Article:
Low dose aspirin blocks breast cancer-induced cognitive impairment in mice

Adam K. Walker, Aeson Chang, Alexandra I. Ziegler, Haryana M. Dhillon, Janette L. Vardy, Erica K. Sloan

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16 Citations (Scopus)


Cancer patients with non-central nervous system tumors often suffer from cognitive impairment. While chemotherapy has long been attributed as the cause of these memory, learning and concentration difficulties, we recently observed cognitive impairment in cancer patients prior to treatment. This suggests the cancer alone may be sufficient to induce cognitive impairment, however the mechanisms are unknown. Here, we show that we can experimentally replicate the clinical phenomenon of cancer-associated cognitive impairment and we identify inflammation as a causal mechanism. We demonstrate that a peripheral tumor is sufficient to induce memory loss. Using an othotopic mouse model of breast cancer, we found that mice with 4T1.2 or EO771 mammary tumors had significantly poorer memory than mice without tumors. Memory impairment was independent of cancer-induced sickness behavior, which was only observed during the later stage of cancer progression in mice with high metastatic burden. Tumor-secreted factors were sufficient to induce memory impairment and pro-inflammatory cytokines were elevated in the plasma of tumor-bearing mice. Oral treatment with low-dose aspirin completely blocked tumor-induced memory impairment without affecting tumor-induced sickness or tumor growth, demonstrating a causal role for inflammation in cognitive impairment. These findings suggest that anti-inflam-matories may be a safe and readily translatable strategy that could be used to prevent cancer-associated cognitive impairment in patients.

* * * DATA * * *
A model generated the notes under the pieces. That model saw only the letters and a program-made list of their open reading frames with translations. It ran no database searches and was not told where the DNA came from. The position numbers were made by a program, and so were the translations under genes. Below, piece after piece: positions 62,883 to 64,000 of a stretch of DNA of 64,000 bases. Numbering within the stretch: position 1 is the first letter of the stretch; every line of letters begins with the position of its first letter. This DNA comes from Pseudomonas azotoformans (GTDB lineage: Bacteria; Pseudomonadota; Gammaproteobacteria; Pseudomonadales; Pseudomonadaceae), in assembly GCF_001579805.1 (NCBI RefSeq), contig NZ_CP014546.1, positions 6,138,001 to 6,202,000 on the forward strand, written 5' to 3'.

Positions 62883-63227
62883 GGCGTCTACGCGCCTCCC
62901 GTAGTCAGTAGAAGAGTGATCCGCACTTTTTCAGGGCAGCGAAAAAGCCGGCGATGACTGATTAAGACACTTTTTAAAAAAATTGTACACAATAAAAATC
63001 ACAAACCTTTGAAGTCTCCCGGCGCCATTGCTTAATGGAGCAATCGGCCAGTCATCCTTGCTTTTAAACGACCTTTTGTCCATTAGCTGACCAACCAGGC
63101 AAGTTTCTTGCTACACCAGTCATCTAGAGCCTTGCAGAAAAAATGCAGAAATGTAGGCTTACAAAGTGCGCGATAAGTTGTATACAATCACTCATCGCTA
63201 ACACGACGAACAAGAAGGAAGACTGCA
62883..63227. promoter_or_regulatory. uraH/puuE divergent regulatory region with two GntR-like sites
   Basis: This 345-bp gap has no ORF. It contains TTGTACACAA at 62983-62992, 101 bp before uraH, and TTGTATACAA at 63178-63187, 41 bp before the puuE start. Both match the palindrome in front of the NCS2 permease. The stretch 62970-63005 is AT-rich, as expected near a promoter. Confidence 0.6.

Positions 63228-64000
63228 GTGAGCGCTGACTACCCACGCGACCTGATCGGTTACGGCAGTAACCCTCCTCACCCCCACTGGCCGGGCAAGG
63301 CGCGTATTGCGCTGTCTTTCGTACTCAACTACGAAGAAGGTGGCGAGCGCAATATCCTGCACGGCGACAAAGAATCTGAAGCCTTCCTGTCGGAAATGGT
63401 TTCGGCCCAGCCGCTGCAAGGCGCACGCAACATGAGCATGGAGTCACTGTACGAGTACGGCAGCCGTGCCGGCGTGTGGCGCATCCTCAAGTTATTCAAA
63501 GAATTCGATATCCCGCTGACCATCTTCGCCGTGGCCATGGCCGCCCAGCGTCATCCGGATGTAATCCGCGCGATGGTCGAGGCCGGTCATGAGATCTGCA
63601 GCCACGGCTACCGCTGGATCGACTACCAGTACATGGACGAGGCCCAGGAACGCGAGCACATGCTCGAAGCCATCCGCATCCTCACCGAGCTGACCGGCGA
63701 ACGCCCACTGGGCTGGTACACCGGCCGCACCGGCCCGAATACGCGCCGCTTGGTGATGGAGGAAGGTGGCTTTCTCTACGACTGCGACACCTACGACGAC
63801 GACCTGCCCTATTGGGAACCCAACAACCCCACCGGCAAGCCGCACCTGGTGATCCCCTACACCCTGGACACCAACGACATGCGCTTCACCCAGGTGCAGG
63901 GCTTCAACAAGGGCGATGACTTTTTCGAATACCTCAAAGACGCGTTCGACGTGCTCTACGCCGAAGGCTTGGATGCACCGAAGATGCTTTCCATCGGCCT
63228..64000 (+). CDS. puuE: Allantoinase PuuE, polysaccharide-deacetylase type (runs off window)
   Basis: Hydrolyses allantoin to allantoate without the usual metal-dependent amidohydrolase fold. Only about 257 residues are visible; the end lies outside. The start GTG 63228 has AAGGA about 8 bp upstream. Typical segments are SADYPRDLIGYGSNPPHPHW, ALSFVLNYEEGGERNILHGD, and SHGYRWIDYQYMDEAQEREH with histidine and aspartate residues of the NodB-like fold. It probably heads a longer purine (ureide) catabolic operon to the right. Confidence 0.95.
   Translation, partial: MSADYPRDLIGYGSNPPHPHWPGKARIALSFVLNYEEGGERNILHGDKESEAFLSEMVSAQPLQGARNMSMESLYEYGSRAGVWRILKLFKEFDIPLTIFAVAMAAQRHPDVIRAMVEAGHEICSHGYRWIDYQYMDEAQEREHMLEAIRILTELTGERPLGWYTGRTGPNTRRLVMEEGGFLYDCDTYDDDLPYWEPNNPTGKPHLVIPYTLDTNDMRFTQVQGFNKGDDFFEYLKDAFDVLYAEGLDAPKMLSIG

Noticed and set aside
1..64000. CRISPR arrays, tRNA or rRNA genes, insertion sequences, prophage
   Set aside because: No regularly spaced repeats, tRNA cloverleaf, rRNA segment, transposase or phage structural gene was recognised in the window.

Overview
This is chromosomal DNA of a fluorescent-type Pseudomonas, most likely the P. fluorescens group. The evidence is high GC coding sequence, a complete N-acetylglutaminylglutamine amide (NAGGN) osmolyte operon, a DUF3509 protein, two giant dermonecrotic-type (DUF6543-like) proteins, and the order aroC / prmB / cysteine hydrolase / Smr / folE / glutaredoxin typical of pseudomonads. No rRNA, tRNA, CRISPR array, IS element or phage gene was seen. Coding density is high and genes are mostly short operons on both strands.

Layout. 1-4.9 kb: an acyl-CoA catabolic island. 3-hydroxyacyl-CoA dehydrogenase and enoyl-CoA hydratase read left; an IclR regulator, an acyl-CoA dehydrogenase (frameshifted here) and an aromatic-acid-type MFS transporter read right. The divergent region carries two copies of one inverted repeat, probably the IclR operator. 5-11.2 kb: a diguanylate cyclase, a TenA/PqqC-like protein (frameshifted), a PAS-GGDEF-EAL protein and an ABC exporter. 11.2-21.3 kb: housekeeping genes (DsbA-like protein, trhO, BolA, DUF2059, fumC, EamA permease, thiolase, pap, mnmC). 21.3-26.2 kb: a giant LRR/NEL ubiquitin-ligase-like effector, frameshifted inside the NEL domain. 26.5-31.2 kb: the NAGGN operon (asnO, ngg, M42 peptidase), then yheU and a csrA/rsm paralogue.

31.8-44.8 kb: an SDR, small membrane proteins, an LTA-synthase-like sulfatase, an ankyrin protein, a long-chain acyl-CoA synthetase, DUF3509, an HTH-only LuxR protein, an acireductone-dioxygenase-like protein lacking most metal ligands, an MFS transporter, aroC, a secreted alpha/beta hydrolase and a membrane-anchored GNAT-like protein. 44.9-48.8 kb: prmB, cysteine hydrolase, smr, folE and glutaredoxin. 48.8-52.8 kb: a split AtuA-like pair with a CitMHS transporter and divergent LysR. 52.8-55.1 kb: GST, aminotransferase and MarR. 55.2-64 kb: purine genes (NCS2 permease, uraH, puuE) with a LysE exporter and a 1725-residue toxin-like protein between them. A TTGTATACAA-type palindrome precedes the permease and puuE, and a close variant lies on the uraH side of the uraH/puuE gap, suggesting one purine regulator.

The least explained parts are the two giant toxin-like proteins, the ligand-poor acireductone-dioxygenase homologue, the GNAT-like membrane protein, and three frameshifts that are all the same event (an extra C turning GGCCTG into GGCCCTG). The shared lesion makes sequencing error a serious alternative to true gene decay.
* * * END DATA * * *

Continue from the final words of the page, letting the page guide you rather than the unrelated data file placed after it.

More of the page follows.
Original languageEnglish
Article numbere0208593
Number of pages15
JournalPLoS ONE
Issue number12
Publication statusPublished - 10 Dec 2018


  • cognitive impairment
  • cancer treatment
  • memory
  • mice
  • mouse models
  • inflammation
  • visual object recognition
  • cytokines

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